A few weeks ago, the Gladiators were playing a home game against Charlotte. It was tied 2-2 in the third period and Charlotte went on the power play. It was Fox hustling and hassling the Checkers to kill off the final seconds.
Then Gwinnett got its own power play. Fox was on the doorstep and blocked out a Charlotte player – who in turn punched Fox in the back of the neck, sending the 5-foot-10, 195-pound forward to his knees. Fox wasn’t down for long and those key minutes in the third period were representative of what Fox brings to the Gladiators.
“I’ve always been a real physical player, an in-your-face style player,” Fox said. “Not being the biggest guy, you get noticed more if you play more physical. And I enjoy it.
“If I’m not hitting, I’m not having a good game. I build off the fans, I build off the sound of the boards.”
When the Gladiators ended up playing Mississippi six out of seven games earlier this month, Fox said he could see a cumulative effect.
“I’d dump the puck and go in there (to the offensive zone),” Fox said. “And they’d be just looking over their shoulder.”
The Gladiators have struggled this season, falling below .500 with a loss in their last outing, so it’s hard for Fox to be satisfied with the way he’s been playing.
“A lot of the games we’ve lost, close ones, and I haven’t had great games,” Fox said. “That’s frustrating. Because you never know if I had a good game where I got a goal or something, we might win the game. So it’s tough to really evaluate yourself. Especially now when we’re not winning.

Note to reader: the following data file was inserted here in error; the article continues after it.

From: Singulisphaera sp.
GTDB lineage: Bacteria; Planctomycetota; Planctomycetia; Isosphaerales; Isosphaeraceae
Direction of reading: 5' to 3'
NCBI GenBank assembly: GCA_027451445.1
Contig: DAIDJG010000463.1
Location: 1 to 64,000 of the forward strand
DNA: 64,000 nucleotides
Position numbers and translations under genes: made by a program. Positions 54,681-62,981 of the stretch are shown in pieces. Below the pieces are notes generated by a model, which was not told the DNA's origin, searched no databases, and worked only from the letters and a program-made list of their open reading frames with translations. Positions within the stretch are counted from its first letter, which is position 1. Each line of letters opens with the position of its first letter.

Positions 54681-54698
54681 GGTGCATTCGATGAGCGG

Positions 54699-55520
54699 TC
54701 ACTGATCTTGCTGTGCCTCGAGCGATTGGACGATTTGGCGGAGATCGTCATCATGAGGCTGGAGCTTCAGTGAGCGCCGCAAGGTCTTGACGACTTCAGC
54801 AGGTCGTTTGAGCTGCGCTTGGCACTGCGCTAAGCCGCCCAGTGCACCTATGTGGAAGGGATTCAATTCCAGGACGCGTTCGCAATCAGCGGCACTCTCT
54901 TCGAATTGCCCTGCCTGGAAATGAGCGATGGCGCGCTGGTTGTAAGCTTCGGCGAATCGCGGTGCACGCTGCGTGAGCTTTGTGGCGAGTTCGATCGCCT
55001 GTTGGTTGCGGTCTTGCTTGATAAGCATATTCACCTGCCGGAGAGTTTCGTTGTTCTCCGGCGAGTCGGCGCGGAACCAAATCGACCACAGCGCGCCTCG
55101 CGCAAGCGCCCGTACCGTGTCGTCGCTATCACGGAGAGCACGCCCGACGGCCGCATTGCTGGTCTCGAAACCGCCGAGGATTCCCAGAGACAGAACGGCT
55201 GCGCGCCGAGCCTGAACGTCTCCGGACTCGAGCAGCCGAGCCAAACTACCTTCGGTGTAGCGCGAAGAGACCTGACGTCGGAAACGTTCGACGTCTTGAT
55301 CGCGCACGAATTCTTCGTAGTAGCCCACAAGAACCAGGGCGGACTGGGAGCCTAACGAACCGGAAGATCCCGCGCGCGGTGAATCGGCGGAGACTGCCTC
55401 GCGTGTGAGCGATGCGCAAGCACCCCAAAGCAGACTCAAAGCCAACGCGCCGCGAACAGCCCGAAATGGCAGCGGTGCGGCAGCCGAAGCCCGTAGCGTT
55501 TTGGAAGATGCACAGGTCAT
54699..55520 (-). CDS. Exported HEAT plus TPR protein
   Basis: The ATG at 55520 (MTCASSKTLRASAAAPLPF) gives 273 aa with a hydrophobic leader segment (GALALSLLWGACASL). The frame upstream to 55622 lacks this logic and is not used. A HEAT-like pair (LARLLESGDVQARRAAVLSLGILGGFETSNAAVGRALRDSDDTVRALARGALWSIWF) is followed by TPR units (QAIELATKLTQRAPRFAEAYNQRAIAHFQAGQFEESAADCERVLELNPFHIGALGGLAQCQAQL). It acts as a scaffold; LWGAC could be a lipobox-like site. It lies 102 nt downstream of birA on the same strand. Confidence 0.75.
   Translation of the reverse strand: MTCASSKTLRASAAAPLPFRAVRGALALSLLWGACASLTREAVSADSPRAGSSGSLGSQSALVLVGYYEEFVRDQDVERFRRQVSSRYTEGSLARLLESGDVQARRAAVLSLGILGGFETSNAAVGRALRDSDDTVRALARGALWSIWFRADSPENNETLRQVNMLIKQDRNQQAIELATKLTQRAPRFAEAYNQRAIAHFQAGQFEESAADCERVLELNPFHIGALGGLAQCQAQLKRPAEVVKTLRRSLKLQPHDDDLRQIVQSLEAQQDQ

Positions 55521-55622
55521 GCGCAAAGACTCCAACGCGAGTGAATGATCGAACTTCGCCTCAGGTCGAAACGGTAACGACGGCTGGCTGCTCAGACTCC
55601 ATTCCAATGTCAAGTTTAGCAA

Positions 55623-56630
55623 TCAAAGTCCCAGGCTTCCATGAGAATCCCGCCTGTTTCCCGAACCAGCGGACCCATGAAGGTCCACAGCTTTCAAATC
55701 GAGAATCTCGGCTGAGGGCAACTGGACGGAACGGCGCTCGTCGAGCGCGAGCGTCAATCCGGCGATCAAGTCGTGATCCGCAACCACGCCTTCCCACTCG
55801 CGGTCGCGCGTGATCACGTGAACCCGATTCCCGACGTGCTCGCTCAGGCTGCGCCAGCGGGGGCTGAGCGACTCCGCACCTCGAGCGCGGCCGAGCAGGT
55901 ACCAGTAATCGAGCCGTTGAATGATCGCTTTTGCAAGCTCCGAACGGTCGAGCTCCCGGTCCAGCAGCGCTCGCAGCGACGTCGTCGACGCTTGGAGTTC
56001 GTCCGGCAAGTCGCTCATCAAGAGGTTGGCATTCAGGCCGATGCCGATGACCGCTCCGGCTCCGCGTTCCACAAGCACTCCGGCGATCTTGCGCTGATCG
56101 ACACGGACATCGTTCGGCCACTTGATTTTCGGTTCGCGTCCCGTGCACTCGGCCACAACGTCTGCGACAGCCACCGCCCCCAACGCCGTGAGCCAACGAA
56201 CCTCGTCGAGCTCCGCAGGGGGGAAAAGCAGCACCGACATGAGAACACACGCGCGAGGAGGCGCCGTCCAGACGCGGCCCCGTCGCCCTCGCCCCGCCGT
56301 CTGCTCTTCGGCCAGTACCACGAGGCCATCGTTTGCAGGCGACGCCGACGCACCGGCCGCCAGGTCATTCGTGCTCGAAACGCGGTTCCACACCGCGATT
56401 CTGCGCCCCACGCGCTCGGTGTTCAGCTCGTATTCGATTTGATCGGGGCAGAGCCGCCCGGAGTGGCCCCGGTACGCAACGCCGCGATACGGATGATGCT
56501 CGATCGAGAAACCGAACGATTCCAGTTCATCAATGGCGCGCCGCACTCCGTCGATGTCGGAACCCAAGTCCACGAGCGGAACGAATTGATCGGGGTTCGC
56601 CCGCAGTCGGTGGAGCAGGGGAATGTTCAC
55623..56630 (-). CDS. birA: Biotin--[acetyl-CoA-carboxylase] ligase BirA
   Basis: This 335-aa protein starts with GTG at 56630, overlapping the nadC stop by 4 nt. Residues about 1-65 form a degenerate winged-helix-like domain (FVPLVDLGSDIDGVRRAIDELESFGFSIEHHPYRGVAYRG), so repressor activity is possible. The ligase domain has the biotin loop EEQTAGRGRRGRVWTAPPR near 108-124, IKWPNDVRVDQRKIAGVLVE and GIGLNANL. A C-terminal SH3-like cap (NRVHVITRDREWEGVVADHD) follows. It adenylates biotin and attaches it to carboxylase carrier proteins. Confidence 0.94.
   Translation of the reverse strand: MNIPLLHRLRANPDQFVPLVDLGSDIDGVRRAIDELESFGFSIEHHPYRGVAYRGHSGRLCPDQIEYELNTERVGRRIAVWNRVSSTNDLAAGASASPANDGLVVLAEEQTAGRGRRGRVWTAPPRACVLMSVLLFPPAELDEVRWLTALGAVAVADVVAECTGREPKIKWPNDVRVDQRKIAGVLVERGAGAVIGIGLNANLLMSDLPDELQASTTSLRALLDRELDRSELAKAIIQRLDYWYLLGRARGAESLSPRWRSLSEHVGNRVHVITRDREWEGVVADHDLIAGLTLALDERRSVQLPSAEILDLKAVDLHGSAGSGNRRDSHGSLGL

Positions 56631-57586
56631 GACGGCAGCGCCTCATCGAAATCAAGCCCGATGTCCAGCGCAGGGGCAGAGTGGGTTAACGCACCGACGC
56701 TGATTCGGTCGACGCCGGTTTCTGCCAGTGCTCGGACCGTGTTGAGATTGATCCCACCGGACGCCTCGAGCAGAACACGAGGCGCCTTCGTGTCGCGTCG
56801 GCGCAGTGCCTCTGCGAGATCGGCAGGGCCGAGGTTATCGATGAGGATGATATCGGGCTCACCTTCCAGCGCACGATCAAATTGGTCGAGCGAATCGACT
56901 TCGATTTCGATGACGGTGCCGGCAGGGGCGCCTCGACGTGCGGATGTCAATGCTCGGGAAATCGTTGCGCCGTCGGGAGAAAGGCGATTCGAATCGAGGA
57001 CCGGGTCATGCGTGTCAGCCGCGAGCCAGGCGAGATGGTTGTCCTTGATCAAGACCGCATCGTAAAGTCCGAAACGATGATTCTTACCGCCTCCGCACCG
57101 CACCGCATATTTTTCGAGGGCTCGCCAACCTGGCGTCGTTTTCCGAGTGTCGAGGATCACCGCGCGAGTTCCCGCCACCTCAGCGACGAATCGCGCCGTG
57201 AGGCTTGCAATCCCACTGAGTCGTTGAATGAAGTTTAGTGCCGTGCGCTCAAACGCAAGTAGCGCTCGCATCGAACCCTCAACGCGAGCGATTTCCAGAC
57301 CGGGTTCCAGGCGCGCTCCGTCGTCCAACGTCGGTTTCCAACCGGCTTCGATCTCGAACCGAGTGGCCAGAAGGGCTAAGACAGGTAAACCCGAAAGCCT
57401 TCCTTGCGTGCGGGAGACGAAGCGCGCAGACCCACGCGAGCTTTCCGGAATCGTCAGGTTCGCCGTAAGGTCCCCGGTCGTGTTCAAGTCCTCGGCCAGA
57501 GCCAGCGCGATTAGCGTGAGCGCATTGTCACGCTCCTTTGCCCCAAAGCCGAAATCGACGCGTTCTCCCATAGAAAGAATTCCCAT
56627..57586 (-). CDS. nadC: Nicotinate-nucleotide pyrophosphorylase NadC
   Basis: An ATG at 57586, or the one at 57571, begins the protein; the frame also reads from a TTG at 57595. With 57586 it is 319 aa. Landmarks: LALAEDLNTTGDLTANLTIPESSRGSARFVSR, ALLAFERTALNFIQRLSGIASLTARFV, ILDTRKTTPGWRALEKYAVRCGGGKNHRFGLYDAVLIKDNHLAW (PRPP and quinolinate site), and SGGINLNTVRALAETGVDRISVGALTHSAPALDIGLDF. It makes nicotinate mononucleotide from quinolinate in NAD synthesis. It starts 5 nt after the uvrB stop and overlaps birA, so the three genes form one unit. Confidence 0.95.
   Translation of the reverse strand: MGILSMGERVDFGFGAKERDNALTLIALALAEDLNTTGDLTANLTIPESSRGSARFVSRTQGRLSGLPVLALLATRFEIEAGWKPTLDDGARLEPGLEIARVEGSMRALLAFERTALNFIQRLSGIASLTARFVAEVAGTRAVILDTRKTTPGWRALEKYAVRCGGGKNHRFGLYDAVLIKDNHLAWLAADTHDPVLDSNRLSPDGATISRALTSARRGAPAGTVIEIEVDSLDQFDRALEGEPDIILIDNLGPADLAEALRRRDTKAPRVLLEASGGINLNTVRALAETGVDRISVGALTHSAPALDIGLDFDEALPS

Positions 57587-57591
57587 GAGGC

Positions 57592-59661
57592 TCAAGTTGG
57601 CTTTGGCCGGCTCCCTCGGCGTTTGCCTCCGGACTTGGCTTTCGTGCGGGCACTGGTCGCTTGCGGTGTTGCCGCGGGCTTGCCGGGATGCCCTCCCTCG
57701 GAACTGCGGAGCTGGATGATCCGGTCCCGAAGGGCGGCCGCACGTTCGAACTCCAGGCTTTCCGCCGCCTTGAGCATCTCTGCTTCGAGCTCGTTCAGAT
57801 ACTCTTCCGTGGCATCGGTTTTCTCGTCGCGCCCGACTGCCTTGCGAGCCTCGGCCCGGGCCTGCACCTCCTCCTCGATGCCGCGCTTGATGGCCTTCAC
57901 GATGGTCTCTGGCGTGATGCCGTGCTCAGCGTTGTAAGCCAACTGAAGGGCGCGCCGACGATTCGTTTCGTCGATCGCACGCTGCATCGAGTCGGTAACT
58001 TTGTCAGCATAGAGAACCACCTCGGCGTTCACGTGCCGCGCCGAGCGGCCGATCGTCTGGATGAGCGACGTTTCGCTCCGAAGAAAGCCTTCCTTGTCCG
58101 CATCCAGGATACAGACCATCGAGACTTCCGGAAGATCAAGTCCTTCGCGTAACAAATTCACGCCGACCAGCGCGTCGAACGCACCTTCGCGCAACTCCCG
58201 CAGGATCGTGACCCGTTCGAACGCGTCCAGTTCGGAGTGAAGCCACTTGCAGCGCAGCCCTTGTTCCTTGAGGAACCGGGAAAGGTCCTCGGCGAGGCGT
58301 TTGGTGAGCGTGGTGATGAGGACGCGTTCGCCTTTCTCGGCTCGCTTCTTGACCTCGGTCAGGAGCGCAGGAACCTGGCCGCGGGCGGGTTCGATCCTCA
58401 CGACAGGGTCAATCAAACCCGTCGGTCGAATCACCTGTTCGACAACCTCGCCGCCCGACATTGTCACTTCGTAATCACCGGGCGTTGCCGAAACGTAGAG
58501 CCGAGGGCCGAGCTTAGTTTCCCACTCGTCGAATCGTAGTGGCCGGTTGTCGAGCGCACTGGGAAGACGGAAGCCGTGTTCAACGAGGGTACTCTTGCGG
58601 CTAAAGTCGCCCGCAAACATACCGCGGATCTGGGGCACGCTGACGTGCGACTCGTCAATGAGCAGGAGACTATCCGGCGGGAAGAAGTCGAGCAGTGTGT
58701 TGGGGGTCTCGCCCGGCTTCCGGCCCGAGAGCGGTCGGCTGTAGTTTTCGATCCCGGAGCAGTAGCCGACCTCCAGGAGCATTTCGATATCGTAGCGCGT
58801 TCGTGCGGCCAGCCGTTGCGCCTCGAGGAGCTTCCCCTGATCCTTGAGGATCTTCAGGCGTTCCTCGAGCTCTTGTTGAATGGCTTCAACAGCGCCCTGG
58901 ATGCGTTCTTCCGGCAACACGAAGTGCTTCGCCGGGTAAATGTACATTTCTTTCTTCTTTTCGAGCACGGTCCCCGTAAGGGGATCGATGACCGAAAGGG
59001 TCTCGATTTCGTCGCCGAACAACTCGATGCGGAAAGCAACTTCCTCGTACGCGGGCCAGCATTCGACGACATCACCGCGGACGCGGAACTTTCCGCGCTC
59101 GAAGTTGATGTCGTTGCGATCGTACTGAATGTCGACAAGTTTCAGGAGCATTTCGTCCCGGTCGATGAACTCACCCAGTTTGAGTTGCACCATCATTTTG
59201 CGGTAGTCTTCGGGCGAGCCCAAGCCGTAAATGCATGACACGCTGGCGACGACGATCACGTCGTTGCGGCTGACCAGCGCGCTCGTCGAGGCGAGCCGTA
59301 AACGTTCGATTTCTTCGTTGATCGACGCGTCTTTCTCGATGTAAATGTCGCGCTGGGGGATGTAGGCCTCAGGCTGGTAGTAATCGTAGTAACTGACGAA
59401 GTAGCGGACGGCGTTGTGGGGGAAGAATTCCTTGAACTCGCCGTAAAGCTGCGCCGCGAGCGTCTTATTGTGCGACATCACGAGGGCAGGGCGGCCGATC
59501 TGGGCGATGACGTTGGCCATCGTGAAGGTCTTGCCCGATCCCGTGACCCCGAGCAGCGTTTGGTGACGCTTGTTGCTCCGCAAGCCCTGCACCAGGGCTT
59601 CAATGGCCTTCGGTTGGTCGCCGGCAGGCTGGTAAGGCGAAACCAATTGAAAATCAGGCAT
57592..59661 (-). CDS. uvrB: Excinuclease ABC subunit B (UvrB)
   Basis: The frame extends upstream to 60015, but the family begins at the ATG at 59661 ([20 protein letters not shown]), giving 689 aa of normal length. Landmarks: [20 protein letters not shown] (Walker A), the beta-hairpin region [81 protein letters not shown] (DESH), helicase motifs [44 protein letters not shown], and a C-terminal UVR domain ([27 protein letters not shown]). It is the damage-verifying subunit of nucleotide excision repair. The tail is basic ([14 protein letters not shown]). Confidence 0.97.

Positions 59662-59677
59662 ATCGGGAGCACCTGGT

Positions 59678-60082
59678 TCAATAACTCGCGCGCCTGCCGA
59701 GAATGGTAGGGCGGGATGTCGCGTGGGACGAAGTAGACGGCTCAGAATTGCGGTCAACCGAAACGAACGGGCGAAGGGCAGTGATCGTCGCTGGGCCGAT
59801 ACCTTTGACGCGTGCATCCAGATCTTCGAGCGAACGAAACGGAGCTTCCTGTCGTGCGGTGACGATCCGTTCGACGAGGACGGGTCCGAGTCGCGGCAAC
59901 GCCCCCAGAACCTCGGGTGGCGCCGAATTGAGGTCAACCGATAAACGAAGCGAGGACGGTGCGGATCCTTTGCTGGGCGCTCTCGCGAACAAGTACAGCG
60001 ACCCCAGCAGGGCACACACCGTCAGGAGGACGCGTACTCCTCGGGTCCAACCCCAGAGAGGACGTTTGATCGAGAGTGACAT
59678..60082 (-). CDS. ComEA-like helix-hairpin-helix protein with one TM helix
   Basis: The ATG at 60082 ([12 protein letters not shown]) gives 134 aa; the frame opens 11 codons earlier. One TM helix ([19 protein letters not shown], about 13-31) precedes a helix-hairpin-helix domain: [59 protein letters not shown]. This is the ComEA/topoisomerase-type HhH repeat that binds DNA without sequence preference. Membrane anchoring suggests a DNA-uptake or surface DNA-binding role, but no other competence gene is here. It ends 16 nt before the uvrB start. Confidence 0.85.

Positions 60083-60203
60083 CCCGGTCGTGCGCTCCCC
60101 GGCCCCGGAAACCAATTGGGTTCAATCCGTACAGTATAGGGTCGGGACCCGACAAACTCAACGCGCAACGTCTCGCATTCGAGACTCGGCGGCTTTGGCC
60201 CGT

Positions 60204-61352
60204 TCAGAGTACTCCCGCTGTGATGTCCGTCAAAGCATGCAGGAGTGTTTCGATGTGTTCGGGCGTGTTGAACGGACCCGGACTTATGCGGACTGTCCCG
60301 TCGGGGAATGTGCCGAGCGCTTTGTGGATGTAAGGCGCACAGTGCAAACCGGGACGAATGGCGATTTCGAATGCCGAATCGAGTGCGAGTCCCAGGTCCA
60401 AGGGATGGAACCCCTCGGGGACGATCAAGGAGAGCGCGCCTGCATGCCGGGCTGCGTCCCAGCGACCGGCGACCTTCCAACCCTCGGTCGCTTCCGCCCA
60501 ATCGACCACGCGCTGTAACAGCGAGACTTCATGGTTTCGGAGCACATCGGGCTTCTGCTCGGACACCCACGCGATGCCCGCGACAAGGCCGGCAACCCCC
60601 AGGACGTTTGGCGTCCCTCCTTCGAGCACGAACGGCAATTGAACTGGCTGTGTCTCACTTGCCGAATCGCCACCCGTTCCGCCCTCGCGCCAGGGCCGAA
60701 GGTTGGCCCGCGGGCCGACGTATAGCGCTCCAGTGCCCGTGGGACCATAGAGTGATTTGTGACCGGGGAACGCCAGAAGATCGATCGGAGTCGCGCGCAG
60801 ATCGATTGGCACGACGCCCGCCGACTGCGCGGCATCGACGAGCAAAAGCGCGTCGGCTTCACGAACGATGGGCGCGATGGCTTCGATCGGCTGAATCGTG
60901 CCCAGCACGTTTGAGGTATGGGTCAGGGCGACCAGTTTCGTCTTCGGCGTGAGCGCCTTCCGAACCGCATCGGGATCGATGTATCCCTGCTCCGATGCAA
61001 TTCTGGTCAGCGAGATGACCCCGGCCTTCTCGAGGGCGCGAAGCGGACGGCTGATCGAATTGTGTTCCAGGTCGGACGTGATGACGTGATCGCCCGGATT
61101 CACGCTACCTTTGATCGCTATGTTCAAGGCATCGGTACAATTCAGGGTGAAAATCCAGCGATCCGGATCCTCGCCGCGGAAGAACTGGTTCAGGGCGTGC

“If we were in first place, I’d be, ‘Yep, no, I’m real happy.’ But individual stuff doesn’t really matter. If you’re winning, it looks better on you than whatever points you put up.”
Such a statement demonstrates why he’s liked and respected by teammates.
“He’s a very unselfish hockey player and that’s what makes him great,” Brandt said. “He’s willing to sacrifice and do the little things for teammates. Whether it be going in and forechecking to get the puck for another guy or making a fancy move to help the team get a goal. He’s very unselfish.
“He’s a player that, I think, is a little underrated. I think he deserves to get a shot at the next level. He has that kind of skill and talent. I think he’s the total player.”